The Power of Life: Agamben and the Coming Politics (To Imagine a Form of Life, II)

By David Kishik | Go to book overview

Acknowledgments

The philosophy of life is a strange field to navigate, but it becomes even more disorienting when your guide is a living philosopher. I would like to thank Giorgio Agamben for making this endeavor as captivating as it was liberating.

My heartfelt gratitude goes to those who, in the roles of readers and editors, made this a much better book: Mathew Abbott, Roy Ben Shai, Adam Brown, Emily-Jane Cohen, Ricky Crano, Nathan Everson, T. Fleischmann, Pavel Godfrey, Cynthia Lindlof, Yoni Molad, Idris Robinson, and last (though in all other respects first), Netta Yerushalmy.

I was not entirely surprised to discover that Wittgenstein and Agamben, my “philosophical parents” to whom I have dedicated my first two books, happened to be born on the same day as my actual mother and father. This book is dedicated to my parents, who gave me what philosophy cannot.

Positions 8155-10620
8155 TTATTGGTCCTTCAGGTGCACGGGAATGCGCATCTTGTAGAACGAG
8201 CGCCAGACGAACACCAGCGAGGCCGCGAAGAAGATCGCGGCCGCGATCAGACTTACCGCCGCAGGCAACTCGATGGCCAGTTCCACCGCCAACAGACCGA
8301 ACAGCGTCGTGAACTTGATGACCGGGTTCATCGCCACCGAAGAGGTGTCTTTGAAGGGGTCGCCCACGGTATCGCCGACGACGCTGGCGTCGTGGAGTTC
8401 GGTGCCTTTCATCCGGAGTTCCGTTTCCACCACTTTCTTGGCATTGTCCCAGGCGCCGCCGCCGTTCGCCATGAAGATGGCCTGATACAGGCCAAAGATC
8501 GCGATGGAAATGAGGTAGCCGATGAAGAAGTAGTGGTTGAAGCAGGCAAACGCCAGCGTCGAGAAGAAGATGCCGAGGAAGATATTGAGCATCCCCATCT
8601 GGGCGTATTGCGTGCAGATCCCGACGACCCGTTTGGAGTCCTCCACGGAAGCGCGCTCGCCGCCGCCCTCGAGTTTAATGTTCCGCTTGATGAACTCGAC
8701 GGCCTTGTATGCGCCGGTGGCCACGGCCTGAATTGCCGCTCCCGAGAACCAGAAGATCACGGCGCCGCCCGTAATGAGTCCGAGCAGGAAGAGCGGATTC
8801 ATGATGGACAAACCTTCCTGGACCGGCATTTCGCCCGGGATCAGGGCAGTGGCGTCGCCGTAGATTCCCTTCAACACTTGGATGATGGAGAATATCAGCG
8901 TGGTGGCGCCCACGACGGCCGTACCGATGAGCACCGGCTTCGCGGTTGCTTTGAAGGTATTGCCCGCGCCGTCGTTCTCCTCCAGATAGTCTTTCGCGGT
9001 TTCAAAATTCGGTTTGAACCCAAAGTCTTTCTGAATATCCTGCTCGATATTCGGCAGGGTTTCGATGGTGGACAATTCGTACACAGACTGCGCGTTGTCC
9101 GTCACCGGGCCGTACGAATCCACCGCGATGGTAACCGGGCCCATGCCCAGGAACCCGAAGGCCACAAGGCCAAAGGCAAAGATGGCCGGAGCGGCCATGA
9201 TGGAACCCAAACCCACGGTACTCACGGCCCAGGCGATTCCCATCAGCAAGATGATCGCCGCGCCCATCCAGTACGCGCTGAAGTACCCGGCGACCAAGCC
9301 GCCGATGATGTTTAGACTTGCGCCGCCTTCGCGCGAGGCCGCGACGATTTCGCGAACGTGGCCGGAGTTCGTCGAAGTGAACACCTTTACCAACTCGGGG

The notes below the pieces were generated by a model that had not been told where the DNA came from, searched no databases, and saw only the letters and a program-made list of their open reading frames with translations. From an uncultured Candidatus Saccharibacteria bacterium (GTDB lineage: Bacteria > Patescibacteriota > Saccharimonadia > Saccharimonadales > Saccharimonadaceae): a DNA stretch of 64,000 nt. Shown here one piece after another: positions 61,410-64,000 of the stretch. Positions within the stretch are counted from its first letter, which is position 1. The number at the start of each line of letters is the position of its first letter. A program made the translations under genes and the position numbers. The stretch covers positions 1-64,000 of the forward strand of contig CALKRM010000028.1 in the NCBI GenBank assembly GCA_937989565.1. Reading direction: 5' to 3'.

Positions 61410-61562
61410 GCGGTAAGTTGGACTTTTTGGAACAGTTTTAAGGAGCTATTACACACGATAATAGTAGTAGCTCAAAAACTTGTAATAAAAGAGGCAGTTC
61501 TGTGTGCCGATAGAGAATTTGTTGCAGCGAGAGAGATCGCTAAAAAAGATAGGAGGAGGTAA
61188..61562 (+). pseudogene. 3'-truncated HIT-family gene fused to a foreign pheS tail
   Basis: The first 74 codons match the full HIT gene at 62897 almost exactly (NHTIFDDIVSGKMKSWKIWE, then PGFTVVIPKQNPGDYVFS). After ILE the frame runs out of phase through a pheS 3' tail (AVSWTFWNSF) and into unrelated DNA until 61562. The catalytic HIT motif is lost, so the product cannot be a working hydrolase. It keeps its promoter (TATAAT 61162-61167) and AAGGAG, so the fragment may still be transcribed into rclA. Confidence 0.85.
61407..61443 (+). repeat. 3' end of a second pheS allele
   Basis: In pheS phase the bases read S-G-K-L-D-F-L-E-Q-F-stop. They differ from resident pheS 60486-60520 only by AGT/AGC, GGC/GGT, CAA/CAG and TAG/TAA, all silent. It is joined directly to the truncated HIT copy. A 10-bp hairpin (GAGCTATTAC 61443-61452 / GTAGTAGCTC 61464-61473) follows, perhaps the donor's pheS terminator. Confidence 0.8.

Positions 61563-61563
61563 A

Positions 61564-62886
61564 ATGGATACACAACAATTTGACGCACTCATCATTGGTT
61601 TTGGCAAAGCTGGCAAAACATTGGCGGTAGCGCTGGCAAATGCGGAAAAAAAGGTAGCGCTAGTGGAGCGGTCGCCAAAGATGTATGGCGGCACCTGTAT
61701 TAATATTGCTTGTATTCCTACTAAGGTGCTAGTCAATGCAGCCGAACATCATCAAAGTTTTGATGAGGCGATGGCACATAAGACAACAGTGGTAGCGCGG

Essays based on parts of this book appeared in Allesdurchdringung: Texte, Essays, Gespräche über den Tanz, ed. Andreas Hiepko (Berlin: Merve Verlag, 2008); New Nietzsche Studies 8 (2010); and Telos 150 (2010). Presentations based on parts of this book were delivered at conferences at Binghamton University, New York University, and University of Massachusetts Boston.

-vi-

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The Power of Life: Agamben and the Coming Politics (To Imagine a Form of Life, II)
Table of contents

Table of contents

  • Title Page iii
  • Contents v
  • Acknowledgments vi
  • Abbreviations of Agamben’s Major Works vii
  • Introduction - Life in Venice 1
  • 1 - Dialectic of Endarkenment 17
  • 2 - Feather-Light Rubble 45
  • 3 - Present While Absent 73
  • 4 - How to Imagine a Form of Life 99
  • Notes 121
  • Index 131
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